The third, The Children of the Sky is a direct sequel to the first book; the survivors have somewhat integrated with the very alien society; there is a massive power struggle between the various factions as human technology and ideas have transformed the natives. The younger generation doubts the facts of their parent's history as witnessed by the protagonist from the first novel and are in denial of what is really going on (a la knowledge degeneration). Lots of intrigue and double crossing and hubris - all with the threat of the first ancient alien civilization antagonist in the first novel being a slow-burning threat.

I highly recommend this series.'As pure scifi, as space opera, as triller/mystery.
posted by porpoise at 9:08 PM on August 31, 2012 [1 favorite]

Also, Alastair Reynolds - another pop best seller author - is quite similar to Crichton but more science-y (in the traditional space opera/silver-/golden-age science fiction sense but retains a lot of modern "punk/grit").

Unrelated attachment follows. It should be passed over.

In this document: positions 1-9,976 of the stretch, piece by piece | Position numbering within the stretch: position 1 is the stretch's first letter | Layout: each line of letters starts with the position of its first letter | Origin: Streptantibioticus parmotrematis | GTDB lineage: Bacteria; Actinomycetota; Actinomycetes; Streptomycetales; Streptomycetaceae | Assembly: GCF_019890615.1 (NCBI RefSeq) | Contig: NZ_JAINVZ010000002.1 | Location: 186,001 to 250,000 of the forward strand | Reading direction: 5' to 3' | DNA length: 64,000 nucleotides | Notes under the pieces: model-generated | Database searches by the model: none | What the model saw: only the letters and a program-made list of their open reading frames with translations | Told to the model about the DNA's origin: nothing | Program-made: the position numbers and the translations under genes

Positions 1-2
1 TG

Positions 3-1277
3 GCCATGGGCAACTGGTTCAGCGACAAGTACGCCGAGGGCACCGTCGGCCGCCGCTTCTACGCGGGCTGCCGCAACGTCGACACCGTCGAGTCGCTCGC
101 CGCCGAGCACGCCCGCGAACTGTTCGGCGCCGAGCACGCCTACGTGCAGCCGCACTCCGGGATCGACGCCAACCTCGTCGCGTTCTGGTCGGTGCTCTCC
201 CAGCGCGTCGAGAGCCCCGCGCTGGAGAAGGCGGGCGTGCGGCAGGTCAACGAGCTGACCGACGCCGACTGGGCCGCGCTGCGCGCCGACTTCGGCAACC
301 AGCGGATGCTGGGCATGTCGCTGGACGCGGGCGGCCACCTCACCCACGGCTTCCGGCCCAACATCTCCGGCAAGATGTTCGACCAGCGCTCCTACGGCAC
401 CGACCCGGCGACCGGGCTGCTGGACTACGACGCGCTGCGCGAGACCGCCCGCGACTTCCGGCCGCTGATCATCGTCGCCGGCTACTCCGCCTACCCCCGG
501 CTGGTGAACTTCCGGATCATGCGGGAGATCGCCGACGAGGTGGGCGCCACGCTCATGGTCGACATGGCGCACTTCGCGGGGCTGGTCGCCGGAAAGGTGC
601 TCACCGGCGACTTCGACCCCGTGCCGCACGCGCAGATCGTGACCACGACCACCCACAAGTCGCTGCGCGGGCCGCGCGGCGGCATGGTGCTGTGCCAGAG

His Revelation Space series is a bit more on the detective-y noir-ish side but definitely science-y and thriller-y. "When science goes wrong" definitely figures into this story world.

Century Rain is pretty brilliant and definitely fits into what you're looking for. Premise begins with humans (us in the rather near future) finally screwing up the Earth enough that we can't not acknowledge it, trying to fix these problems with technolgical solutions... and having it completely ruin everything. What our archeologist protagonist discovers however... is almost unrelated. Or is it?

Dan Simmon's Hyperion series should also scratch your itch. Bonus - it's finished and completed and all squared away. Mistakes and decisions are made during the series leading to its conclusion. That is why the story started.